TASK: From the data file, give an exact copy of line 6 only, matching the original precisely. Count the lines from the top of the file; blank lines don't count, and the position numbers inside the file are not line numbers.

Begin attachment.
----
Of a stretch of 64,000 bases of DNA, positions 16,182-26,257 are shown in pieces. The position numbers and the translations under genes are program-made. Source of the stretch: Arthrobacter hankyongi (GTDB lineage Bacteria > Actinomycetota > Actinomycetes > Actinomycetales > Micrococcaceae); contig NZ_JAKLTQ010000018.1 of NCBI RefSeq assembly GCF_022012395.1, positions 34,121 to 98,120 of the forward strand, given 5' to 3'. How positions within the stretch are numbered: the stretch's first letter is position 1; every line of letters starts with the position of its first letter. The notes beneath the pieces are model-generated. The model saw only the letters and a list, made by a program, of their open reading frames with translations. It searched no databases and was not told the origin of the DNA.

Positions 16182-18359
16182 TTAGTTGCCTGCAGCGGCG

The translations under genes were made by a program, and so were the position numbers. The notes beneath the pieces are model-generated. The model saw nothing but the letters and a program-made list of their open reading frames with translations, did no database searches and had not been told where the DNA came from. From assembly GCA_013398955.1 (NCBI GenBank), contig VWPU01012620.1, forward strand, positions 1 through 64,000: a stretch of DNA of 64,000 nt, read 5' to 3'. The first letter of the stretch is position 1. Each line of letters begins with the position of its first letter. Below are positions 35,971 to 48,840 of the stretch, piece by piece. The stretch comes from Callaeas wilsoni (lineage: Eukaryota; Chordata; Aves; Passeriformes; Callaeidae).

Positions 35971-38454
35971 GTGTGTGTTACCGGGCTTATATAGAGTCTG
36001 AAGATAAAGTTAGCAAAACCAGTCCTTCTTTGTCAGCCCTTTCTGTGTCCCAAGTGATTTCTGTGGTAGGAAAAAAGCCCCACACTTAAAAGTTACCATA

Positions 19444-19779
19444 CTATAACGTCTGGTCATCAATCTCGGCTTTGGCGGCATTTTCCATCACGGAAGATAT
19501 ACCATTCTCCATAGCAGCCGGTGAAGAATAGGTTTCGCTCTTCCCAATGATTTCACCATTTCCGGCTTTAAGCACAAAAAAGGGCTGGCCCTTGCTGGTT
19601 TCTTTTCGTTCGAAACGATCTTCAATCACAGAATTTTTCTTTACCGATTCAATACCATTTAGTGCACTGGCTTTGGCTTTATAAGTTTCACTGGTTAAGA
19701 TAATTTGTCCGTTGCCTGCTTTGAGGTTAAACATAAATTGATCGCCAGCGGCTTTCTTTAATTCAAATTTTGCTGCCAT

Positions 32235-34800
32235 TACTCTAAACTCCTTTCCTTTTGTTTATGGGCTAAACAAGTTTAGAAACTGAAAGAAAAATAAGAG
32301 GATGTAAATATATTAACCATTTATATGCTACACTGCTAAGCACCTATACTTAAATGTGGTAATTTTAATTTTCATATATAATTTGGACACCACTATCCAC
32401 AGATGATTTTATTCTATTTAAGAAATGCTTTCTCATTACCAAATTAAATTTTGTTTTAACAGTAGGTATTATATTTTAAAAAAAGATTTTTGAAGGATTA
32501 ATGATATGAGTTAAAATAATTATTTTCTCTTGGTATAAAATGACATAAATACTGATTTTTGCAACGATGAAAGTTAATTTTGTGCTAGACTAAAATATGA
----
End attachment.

35971 GTGTGTGTTACCGGGCTTATATAGAGTCTG